What’s the best way to be a good manager?

Nick Mehta (CEO at Gainsight)
The Second-Timers: Nick Mehta, CEO of Gainsight – “Never Stop Hiring Reps” | SaaStr

You need to focus on product. You need to be sales-oriented. You need to be customer-centric. You need to be all about culture. The business model depends on all functions working in harmony.

What’s the best way to know if someone will make a good sales person?

Nick Mehta (CEO at Gainsight)
The Second-Timers: Nick Mehta, CEO of Gainsight – “Never Stop Hiring Reps” | SaaStr

Hire a few reps and see if they work out. Sales is one of the most measurable functions in any company. You can assess reps as easily as you can analyze any function in your company.

Sonya Meloff (Co-founder of Sales Talent Agency)
The World’s Best Interview Question | PROFITguide.com

1. In the first 30 minutes of your initial interview, decide if you would buy from them. 2. Find some proof that they have a strong work ethic. The clearest evidence is someone who knows their own performance numbers extremely well because hard workers love to be measured. 3. Dig into their sales metrics. How well did they perform compared to their peers? You should be looking for people who consistently rank in the top 25% of performers in each … (read more)

Steve W. Martin (Author of Heavy Hitter Sales Training)
What Separates the Strongest Salespeople from the Weakest

What separates high-performing salespeople who exceed their quota from under-performers who miss their quotas by more than 25%? 1. Verbal acuity. On average, high-performing salespeople communicate between the 11th and 13th grade level when scored by the Flesch-Kincaid test as opposed to the 8th and 9th grade level for underperforming salespeople. 2. Achievement oriented personality. They are fixated on achieving goals and continuously measure th… (read more)

What’s the best way to do sales?

David Skok (General Partner at Matrix Partners)
Why Churn is SO critical to success in SaaS | For Entrepreneurs

Getting to negative churn requires that you can do one or more of the following three things: 1) Expand revenue from your current product. This is best done by having a pricing model that increases the pricing according to some usage metric that will grow over time. 2) Up-sell customers to a more highly featured version of your product.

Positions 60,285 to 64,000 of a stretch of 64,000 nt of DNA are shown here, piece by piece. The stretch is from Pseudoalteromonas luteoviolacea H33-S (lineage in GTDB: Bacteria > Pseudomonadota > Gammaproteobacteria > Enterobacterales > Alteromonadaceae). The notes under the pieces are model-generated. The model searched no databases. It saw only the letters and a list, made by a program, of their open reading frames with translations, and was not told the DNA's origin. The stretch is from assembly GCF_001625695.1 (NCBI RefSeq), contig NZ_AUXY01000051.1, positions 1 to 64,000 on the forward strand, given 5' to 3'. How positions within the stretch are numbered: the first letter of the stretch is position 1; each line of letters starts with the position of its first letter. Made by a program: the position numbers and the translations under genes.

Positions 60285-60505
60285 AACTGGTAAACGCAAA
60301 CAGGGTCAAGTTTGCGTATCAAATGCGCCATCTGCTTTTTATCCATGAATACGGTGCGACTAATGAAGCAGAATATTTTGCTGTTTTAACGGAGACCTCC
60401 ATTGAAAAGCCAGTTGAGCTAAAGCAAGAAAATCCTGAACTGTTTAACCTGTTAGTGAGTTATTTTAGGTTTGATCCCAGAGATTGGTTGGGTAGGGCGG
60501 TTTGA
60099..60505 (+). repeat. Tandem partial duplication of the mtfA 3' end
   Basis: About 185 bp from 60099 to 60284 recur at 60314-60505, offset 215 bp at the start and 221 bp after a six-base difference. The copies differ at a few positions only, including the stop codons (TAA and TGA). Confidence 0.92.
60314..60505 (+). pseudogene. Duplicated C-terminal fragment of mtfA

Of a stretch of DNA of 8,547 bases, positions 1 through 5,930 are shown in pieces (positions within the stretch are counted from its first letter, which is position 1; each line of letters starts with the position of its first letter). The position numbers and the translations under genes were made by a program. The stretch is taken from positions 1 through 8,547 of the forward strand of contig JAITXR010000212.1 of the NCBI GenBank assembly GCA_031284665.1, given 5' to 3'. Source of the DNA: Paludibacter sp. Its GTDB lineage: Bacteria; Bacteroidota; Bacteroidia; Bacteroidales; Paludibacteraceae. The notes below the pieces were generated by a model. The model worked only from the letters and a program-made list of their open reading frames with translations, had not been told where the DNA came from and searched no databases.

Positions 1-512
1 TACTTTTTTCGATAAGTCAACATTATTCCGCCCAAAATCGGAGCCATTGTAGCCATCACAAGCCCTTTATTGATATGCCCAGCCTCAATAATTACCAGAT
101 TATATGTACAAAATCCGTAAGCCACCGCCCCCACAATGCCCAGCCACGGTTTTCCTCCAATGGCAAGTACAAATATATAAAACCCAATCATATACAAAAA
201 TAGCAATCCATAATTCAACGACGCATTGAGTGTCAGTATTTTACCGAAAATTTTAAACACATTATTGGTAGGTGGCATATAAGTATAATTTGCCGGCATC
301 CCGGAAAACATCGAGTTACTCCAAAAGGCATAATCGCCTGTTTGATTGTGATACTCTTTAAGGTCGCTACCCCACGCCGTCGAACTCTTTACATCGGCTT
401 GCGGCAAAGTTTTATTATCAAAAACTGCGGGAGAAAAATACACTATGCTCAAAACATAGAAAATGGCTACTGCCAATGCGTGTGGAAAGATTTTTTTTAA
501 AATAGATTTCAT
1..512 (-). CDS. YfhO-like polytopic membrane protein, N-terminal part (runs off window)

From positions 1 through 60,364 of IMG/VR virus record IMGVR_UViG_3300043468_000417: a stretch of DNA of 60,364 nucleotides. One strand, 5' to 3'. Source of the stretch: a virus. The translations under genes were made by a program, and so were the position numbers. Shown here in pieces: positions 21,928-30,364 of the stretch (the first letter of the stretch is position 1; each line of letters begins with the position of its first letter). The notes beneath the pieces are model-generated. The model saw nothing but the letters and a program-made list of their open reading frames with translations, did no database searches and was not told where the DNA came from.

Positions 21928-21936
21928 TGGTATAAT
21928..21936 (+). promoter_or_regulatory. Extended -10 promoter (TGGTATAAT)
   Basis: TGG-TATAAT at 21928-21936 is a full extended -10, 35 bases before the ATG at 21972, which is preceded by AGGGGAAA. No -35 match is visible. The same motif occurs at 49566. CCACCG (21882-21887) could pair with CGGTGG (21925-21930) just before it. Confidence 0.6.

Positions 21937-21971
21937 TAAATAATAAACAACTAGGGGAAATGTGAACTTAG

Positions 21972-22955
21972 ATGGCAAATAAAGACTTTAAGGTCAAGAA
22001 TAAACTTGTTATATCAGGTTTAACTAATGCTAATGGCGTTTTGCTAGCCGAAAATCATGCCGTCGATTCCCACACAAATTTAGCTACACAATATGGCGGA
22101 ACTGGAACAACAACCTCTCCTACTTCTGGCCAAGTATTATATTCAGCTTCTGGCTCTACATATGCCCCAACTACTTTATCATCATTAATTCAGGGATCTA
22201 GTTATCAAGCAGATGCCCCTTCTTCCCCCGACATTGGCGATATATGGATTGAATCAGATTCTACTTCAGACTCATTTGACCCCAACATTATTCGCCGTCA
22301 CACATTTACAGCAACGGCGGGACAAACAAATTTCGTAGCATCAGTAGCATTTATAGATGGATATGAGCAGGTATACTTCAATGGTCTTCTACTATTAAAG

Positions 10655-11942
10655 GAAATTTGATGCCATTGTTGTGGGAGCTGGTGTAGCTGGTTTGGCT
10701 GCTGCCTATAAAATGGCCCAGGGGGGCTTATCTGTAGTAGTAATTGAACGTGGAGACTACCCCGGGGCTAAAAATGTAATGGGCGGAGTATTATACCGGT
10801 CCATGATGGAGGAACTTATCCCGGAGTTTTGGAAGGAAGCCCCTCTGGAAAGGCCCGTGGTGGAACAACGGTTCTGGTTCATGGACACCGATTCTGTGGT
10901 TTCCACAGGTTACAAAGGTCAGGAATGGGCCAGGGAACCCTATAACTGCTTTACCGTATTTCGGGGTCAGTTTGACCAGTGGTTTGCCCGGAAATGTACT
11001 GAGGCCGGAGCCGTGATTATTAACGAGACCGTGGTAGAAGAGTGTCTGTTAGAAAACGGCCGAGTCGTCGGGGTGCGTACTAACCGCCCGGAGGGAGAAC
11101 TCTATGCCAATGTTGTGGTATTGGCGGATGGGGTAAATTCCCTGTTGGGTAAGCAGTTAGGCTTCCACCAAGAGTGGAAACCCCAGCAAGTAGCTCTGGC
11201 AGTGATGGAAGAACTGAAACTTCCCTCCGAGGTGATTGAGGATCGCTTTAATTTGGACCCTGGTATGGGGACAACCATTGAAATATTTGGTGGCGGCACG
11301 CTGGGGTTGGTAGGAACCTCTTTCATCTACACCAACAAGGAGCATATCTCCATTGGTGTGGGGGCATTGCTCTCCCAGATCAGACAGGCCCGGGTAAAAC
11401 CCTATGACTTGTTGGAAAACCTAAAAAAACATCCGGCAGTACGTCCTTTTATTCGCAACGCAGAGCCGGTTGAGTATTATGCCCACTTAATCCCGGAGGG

3) Cross-sell customers to purchase additional products or services.

David Jackson (Founder, Seeking Alpha)
With freemium, you know you’re solving a customer’s problem | A Founder’s Notebook

This is the beauty of freemium models. You create the customers’ problem by making them hit the paywall, and your conversion data tells you if the problem is serious enough that customers will pay to solve it.

Jon Miller (CEO and Co-founder of Engagio)
How to Turn Marketing Leads into Sales Leads – Marketo

A five-minute lead response means you’re four times more likely to qualify that lead than a 10 minute response, and a staggering 21 times more likely to convert than after 30-minute wait. SDRs [sales development reps] can focus on this fast response time whereas it will never be a quota-carrying reps top priority to jump on an inbound lead.

Seth Godin (Founder at Yoyodyne Entertainment)
Seth’s Blog: The train is coming

Action means change and change means fear, so of course we shouldn’t be surprised that people (and organizations) are often as motivated by the fear of loss as they are by the desire for gain.

Alen Mayer (President, International Association of NLP Sales Professionals)
Avoiding hype in sales | A Founder’s Notebook

You need to prove your credibility using third-party endorsements, certifications and awards your product or company won. Introverts don’t usually get swept away by a sales pitch, but they can be influenced by objective reviews or media coverage.

Jim Keenan (Founder at HeyBubble)
Demos can win sales if you do them like this | A Founder’s Notebook

The key to a successful demo is to make sure every feature, every function you demonstrate is attached to your buyer’s unique problems and challenges. If it’s not, your not giving a good demo. If you’re showing a feature and are saying; “If you… then this feature will…”, or worse, if you are just whipping features around like they are cars on a car showroom floor by saying “And the next thing I want to show you is”, you are doing it wrong.

Neil Murray (Founding Editor at TheNordicWeb)
Selling online products to offline businesses — Business Tips. — Medium

Rather than wasting your breath meticulously explaining every little feature and detail, all you need to focus on is the most tangible measurement of all: revenue. Tell them exactly how much more revenue they will generate using your solution compared to how they are currently operating. In other words, the goal of a demo is to show how this product enables the customer to achieve her goals.

Peter Nixey (Founder at Copyin)
Peter Nixey – Five techniques that measurably improved our…